But the media is quiet about that. Instead it proudly espouses the “rights” of the squatters; picturing the demolition team and landowners as the “enemies of the poor.” I see that as promoting selfish circumstantial culture rather than encouraging a culture of peace, wisdom, and gratitude. Because the media amplifies the invectives and hatred, they also (perhaps unconsciously) promotes continued ignorance. It seems like instead of becoming instrument for education, the media becomes puppet to mass hysteria and distorted thinking. What can our society expect in today’s young generation when what they see on TV are pictures of a society that encourages land-grabbing and squatting instead of respect for rights, private property and entitlements?
Again, no one has the right to make any judgement. But one is free to ask questions. Where do these squatters come from? Most of them come from the provinces. They are the ones who leave their small pieces of land and carabaos in the barrios, thinking that Manila is the “land of milk and honey.” They join the millions of people who are also homeless and jobless when they arrive in the big city. So they end up building shanties on the land they do not own and when the real owners now come to re-claim their lands, they shout “injustice” and “cruelty.” Yes, sometimes these words are true. There are cruel and ruthless landowners. But more often, the squatters don’t see that there is also a big injustice in their inability to respect private ownership. They seem to refuse to see that these landowners are humans, too.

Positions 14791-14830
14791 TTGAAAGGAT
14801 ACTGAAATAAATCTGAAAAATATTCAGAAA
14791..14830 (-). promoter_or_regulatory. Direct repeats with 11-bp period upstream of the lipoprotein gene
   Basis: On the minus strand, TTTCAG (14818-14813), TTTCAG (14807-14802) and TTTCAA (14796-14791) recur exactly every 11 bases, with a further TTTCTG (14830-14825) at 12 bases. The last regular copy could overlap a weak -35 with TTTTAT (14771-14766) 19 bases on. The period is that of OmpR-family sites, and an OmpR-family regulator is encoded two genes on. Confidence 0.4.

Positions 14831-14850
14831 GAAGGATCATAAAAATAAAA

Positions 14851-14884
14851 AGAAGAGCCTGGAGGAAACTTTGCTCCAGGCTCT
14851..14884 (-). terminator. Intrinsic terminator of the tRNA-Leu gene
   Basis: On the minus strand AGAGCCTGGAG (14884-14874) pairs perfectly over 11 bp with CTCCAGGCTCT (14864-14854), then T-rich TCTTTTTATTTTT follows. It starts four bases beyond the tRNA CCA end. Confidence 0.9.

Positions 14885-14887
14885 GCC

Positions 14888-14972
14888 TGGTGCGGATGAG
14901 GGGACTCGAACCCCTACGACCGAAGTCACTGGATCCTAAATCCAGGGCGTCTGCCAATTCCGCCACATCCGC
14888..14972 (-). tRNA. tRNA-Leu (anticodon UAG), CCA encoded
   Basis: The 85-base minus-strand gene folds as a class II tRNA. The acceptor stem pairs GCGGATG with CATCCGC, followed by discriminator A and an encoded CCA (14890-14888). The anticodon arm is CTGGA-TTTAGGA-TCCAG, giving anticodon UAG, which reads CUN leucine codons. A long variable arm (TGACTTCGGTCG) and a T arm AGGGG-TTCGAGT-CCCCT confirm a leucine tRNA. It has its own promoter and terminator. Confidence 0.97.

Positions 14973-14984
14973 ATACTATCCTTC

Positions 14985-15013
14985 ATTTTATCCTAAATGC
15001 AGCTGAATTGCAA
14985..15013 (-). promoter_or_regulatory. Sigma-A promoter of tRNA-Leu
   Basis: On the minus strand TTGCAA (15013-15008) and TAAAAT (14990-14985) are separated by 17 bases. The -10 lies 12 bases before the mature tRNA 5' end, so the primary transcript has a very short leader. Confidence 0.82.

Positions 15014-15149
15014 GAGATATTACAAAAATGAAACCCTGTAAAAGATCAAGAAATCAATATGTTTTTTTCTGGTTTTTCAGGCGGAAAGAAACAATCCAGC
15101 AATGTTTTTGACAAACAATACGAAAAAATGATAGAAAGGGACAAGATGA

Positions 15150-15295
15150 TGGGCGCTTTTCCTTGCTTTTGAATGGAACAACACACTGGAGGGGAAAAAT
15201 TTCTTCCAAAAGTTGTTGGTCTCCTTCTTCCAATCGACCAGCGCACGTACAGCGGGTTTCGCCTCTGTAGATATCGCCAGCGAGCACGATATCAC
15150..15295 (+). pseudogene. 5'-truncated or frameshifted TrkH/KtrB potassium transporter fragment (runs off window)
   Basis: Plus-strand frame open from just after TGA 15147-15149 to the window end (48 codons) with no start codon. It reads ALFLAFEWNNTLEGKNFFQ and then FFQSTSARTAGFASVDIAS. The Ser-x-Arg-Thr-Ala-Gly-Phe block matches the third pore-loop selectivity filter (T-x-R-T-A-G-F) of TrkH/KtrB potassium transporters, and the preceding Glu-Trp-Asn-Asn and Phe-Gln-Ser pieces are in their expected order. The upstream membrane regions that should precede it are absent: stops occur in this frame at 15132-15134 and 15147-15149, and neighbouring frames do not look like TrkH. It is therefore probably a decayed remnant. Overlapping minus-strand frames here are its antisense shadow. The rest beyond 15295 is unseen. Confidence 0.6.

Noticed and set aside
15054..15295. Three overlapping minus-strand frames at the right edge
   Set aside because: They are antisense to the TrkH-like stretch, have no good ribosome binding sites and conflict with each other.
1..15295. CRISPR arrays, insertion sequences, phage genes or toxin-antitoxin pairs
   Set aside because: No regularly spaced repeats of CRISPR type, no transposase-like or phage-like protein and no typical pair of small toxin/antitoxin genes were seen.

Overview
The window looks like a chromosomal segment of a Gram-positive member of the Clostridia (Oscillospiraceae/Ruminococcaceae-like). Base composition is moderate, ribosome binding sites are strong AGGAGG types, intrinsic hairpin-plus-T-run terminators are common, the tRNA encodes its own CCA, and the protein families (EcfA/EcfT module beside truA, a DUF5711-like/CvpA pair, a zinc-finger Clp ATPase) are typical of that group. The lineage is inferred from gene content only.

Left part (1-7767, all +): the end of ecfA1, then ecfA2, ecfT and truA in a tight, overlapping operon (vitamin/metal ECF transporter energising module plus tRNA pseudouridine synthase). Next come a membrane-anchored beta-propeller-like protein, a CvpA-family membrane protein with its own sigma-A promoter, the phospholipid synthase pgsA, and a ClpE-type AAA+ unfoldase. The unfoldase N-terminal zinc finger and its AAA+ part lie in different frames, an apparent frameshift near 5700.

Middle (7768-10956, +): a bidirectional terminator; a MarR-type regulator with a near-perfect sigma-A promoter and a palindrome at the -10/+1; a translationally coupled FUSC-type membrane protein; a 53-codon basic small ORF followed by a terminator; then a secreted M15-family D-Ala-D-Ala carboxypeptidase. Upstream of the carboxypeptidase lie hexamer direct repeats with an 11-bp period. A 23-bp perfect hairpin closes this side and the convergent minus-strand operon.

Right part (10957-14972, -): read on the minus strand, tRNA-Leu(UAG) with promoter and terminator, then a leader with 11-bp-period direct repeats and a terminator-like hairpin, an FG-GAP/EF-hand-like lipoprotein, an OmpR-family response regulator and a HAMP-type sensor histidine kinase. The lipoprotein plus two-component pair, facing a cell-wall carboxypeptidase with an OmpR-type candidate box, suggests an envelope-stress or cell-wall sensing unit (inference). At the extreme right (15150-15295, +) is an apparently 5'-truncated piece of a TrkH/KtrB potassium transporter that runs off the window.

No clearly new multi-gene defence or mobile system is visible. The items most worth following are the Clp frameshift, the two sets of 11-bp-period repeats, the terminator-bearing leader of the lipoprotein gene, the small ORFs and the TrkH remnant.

The other night, I also sadly watched about the deteriorating physical environment of Metro Manila. There is that portion of the news that highlights a river clogged by household and industrial garbage. Then the report suddenly highlights the local government’s “inaction”; saying that the government should clean it up soon. Of course, it always comes down to that; the government should always take the flak. In a society that continue to encourage this somewhat twisted way of thinking, clogged rivers are the fault and responsibility of the Establishment. The news report didn’t say anything about people, households and industries throwing dump on the river; rather it highlighted the local government’s incompetence.
Now, please tell me, what kind of generation are we bringing up?